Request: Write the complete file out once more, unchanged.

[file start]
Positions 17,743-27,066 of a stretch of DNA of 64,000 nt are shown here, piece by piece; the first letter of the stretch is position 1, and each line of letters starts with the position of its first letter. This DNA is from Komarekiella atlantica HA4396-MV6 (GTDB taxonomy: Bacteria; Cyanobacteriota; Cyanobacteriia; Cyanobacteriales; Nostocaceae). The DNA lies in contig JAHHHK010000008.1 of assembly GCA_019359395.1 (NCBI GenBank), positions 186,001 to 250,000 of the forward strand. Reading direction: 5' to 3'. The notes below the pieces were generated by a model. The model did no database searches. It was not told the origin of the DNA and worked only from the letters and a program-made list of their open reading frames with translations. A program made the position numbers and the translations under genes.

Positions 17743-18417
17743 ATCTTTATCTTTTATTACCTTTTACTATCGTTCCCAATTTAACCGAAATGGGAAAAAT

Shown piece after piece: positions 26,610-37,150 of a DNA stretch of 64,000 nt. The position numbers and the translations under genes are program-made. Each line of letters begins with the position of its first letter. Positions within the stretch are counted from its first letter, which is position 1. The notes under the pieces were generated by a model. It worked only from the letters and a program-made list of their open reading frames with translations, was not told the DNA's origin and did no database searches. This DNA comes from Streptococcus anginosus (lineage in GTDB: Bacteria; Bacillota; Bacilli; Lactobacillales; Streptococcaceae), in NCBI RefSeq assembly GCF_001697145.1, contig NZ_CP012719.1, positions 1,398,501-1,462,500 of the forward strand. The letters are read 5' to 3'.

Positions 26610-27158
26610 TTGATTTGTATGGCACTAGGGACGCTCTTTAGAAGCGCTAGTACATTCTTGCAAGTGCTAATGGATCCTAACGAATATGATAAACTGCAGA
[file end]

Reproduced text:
Positions 17,743-27,066 of a stretch of DNA of 64,000 nt are shown here, piece by piece; the first letter of the stretch is position 1, and each line of letters starts with the position of its first letter. This DNA is from Komarekiella atlantica HA4396-MV6 (GTDB taxonomy: Bacteria; Cyanobacteriota; Cyanobacteriia; Cyanobacteriales; Nostocaceae). The DNA lies in contig JAHHHK010000008.1 of assembly GCA_019359395.1 (NCBI GenBank), positions 186,001 to 250,000 of the forward strand. Reading direction: 5' to 3'. The notes below the pieces were generated by a model. The model did no database searches. It was not told the origin of the DNA and worked only from the letters and a program-made list of their open reading frames with translations. A program made the position numbers and the translations under genes.

Positions 17743-18417
17743 ATCTTTATCTTTTATTACCTTTTACTATCGTTCCCAATTTAACCGAAATGGGAAAAAT

Shown piece after piece: positions 26,610-37,150 of a DNA stretch of 64,000 nt. The position numbers and the translations under genes are program-made. Each line of letters begins with the position of its first letter. Positions within the stretch are counted from its first letter, which is position 1. The notes under the pieces were generated by a model. It worked only from the letters and a program-made list of their open reading frames with translations, was not told the DNA's origin and did no database searches. This DNA comes from Streptococcus anginosus (lineage in GTDB: Bacteria; Bacillota; Bacilli; Lactobacillales; Streptococcaceae), in NCBI RefSeq assembly GCF_001697145.1, contig NZ_CP012719.1, positions 1,398,501-1,462,500 of the forward strand. The letters are read 5' to 3'.

Positions 26610-27158
26610 TTGATTTGTATGGCACTAGGGACGCTCTTTAGAAGCGCTAGTACATTCTTGCAAGTGCTAATGGATCCTAACGAATATGATAAACTGCAGA